Most of the elements of Russia’s once-mighty Black Sea Fleet (BSF) that are still afloat recently abandoned their blue water operations for the land-locked Sea of Azov. Now Kyiv’s relentless campaign to find and sink Russian warships has already reached those enclosed and once-safe waters.

Kremlin naval officials last week ordered practically all major warships operating in the Black Sea area to congregate in the Sea of Azov, in waters south of the occupied Ukrainian port cities of Mariupol and Berdiansk for “exercises.”

The area is normally difficult for big vessels to operate because of constricting shores nearby, shallow water depths and shifting seabed.

The waters of the northeast Azov Sea are, however, about as far as it is possible for a BSF warship to distance itself from the main weapons used by Kyiv’s forces to attack Russian naval vessels – kamikaze unmanned seaborne vessels (USV) drones and precision-guided anti-ship missiles particularly those sent to Ukraine from Britain and France, the Storm Shadow / SCALP EG.


According to open source reports, the Kremlin concentrated as many as five amphibious assault ships, twelve surface combatant vessels, and escorts, for its latest fleet maneuvers. Ukrainian partisan groups reported the first Russian warships left the BSF’s now little-used main base of Sevastopol on May 31, and vessels also moved from the ports of Feodosia, Chernomorsk, and Novorossiysk on the Russian mainland.

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Russian state media documented Ukrainian attempts to attack BSF vessels operating in the Black Sea in the lead-up to the training. At least one attack was foiled by Russian Air Force helicopters that intercepted and destroyed USV attempting to pass through the Strait and break into the Azov Sea with video showing the door gunner of a KA-27 helicopter detonating the drone’s warhead in a spectacular explosion.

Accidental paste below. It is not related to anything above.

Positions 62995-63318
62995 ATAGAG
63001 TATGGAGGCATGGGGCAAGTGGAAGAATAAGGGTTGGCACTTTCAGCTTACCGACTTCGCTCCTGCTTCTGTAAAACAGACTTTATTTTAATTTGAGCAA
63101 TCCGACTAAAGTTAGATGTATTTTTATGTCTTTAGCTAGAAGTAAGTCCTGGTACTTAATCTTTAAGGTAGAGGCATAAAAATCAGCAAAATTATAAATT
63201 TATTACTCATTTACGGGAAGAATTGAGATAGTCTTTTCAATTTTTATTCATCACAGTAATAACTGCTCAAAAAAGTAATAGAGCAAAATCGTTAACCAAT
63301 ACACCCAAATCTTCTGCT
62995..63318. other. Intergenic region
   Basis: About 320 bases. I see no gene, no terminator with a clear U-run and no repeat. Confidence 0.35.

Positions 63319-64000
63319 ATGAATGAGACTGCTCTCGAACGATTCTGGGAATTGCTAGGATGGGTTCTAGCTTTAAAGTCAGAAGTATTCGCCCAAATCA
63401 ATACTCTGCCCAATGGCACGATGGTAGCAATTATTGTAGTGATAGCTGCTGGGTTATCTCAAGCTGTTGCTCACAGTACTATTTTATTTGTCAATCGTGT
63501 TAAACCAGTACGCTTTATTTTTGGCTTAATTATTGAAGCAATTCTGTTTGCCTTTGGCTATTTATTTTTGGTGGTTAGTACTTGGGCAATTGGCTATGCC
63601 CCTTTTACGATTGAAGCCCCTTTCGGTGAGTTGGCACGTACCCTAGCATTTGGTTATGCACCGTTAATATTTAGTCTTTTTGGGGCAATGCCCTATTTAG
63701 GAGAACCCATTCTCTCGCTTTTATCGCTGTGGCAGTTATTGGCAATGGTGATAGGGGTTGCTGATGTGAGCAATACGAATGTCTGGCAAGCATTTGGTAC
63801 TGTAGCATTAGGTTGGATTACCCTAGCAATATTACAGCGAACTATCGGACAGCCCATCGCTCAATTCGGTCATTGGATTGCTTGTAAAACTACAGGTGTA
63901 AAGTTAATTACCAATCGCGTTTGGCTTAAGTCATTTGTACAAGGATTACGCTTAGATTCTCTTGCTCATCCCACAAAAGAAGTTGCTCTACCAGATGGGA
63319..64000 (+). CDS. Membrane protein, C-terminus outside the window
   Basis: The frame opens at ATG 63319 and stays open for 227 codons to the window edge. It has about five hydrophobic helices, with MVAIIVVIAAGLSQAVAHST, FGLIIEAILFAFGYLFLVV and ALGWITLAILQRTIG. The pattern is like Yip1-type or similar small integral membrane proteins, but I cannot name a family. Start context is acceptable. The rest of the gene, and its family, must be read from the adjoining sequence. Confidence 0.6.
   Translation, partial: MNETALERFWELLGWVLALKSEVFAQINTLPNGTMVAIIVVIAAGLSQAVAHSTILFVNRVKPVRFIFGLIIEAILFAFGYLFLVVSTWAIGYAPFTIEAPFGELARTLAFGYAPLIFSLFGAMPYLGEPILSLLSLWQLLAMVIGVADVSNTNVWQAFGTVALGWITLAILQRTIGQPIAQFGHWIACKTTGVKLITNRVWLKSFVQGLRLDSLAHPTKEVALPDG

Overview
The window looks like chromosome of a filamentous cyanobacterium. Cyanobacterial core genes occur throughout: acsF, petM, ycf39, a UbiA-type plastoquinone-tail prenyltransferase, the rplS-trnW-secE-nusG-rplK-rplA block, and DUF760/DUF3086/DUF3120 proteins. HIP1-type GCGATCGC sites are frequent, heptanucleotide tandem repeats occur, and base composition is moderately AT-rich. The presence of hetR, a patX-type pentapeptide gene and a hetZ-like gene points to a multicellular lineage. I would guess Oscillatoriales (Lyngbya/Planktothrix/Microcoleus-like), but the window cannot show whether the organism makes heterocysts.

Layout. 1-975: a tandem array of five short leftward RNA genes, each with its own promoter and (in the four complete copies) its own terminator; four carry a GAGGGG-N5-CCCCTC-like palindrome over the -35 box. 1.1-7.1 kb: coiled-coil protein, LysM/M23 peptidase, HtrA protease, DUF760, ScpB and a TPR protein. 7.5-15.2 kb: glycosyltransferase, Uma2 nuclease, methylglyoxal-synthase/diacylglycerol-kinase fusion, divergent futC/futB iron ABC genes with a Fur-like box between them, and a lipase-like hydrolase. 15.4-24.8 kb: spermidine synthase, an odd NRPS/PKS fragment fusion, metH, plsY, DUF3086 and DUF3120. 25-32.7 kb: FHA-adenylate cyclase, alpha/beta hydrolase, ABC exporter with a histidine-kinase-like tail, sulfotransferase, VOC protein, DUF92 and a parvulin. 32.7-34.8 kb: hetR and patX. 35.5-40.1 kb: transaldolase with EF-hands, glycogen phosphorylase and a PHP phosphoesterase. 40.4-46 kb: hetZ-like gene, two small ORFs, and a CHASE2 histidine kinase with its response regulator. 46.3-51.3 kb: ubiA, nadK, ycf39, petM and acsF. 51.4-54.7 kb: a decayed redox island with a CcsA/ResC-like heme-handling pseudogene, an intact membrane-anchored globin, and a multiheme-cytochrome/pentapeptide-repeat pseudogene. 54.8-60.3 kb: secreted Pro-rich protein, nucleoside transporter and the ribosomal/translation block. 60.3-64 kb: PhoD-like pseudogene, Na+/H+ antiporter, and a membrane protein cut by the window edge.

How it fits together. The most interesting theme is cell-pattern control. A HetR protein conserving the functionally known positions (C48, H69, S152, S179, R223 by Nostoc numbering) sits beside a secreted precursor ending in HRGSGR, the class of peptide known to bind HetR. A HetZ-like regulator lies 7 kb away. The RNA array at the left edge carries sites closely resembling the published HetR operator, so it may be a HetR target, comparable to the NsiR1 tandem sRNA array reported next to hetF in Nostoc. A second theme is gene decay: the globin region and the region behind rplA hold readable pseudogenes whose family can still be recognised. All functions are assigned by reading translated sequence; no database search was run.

Screenshot from a Russian video of the Ukrainian USV being hit by fire from the door gunner of a KA-27 helicopter.


The BSF maneuvers themselves reportedly kicked off on Friday, June 7, initially without significant incident.

On the night of June 8-9, the situation turned kinetic in those waters with Ukrainian naval drones entering Taganrog Bay, a narrow inlet abutting mainland Russia on the Azov Sea, and blowing themselves up next to a barge and a tugboat escorting it.

Neither vessel was seriously damaged, but the tugboat captain decided it was safer to return to the Russian port of Azov, the Russian news and information platform Baza reported. Russian milbloggers widely confirmed the attacks.

Ukrainian milbloggers claimed that on the same night, one of the Russian assault ships detached itself from the fleet's main body and sailed into the Russian mainland port of Yeisk, on the other side of the Taganrog Narrows, and tied up. According to unconfirmed reports, more Ukrainian USVs attacked the warship, although the results are unclear.


The Ukrainian June 8-9 strikes around Taganrog and Yeisk most likely took place, within sighting distance of Russian warships at sea some 20-40 km away.

Hitting Russian bases more than 200 kilometers north of the Kremlin-controlled Kerch Strait, in waters the Russian navy theoretically totally owns, marked a new benchmark in the Russo-Ukrainian Naval War: The moment when the BSF’s last safe haven was penetrated by Kyiv’s forces.